CRUISING SOUTH WARD ALONG BAJA’ S COAST LINE, WE FOUND OUR SELVES ATONE OF CA PT. BARRY BRIGHTEN BUR G’ S FAVORITE SPOTS. ALL THREE ANGLE RS ON BOARD DROPPED BA ITS, THEN ONE, TWO, THREE, EVERY ONE HOOKED UP THE INSTANT THE BA ITS REACHED BOTTOM, AND WE A
Fog draped the Pacific waters when we left San Diego, California, so Brightenburg cautiously piloted the boat toward the Mexican border, just 8 miles below Point Loma, at the entrance to San Diego Bay. In an hour, we were fishing in 300 feet of water off Bahia Descanso, 20 miles south of the border.
Our targets on this winter day were Pacific rockfish and lingcod, but when pursuing Pacific bottomfish, variety is one of the highlights. More than 80 species of rockfish inhabit North America’s Pacific waters: canary, copper, green-spotted, olive, rosy, starry, vermilion and yellowtail rockfish, to name a few. Then throw in lingcod, California sheephead, ocean whitefish, and many other bottom species, and you never know what you might hook.
Why travel deep into Mexican territory? The answer is California’s fishing regulations, which close fishing for rockfish in January and February. That’s when Socal anglers traditionally turn to bottomfishing, but with rockfish closed in the Golden State during the winter months for the past few years, and with Mexico allowing the year-round take of rockfish, lingcod, sheephead, whitefish, and other bottom species, heading south of the border has become an excellent alternative.
The key to finding rockfish is locating structure, such as wrecks, in depths ranging from 90 to well over 350 feet.
You might have a book full of rockfish spots in your California home waters, but the first few trips into Mexican waters you will need to spend some time looking for the right kind of bottom and fish marks, or hire a guide to help show you the way. If you’re a newcomer to Mexico rockfishing, one way to locate likely fishing spots is by subscribing to fishdope.com, which offers a list of rockfish areas, in addition to fishing reports.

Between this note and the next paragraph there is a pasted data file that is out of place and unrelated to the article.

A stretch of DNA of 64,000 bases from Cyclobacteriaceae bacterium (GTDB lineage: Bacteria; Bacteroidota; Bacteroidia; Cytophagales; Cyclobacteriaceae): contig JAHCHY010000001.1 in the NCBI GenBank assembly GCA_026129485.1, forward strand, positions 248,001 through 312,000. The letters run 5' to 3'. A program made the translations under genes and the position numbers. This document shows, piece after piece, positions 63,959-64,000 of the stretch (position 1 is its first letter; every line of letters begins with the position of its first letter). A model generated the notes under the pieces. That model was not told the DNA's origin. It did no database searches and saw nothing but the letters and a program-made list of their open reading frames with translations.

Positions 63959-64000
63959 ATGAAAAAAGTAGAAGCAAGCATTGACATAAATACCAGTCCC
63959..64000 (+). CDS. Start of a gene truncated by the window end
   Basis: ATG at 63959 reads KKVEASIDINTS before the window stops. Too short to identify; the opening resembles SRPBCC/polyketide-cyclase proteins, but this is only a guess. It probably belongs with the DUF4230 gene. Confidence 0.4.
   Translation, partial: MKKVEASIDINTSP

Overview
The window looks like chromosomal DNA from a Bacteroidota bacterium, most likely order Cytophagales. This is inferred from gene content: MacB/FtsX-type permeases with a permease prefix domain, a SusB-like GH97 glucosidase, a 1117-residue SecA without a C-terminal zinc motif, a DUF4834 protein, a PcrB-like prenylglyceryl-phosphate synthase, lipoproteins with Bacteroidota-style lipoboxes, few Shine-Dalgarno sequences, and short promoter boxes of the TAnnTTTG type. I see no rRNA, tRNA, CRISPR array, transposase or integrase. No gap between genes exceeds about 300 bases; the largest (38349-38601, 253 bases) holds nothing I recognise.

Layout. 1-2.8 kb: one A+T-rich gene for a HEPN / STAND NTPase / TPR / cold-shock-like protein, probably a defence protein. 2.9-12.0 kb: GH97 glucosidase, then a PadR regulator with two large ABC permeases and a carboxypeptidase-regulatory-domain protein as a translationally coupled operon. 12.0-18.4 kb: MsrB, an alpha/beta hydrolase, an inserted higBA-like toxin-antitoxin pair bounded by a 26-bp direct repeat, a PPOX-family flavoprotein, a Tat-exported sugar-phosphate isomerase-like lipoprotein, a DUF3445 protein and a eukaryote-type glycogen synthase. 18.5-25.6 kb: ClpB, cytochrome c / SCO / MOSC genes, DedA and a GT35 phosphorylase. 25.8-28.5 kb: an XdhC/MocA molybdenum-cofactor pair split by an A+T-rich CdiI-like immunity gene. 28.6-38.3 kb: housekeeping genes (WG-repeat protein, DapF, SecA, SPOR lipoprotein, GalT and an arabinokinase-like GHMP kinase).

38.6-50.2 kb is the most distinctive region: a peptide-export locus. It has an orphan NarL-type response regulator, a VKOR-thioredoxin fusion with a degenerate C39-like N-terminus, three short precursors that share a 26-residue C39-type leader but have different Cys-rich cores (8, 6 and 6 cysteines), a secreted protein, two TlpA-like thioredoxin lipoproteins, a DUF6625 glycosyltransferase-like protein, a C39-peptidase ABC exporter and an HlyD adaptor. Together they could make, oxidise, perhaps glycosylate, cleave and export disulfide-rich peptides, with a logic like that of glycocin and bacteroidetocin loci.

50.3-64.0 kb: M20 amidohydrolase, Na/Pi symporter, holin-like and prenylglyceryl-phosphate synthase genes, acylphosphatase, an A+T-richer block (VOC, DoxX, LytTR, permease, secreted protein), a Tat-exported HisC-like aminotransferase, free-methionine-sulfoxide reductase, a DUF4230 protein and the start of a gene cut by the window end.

As a starting point, search with your fish finder along the 50-fathom curve that stretches southward from the Coronados to a seamount known as the Finger Bank, then undulates around the bank and turns inshore off Bahia Descanso to follow the coastline southward, taking a tortuous route around San Miguel Canyon, Isla de Todos los Santos, Banda Canyon and Cabo Punta Banda off Ensenada, some 60 miles below the border.
Unlike regulations in Southern California, which prohibit bottomfishing beyond 350 feet, Mexican regulations permit rockfishing at any depth, though bear in mind that they prohibit the use of electric reels, so it’s all human power on deep-drops.
While some of the biggest rockfish and lingcod come from depths of 300 feet or more, “You might find suitable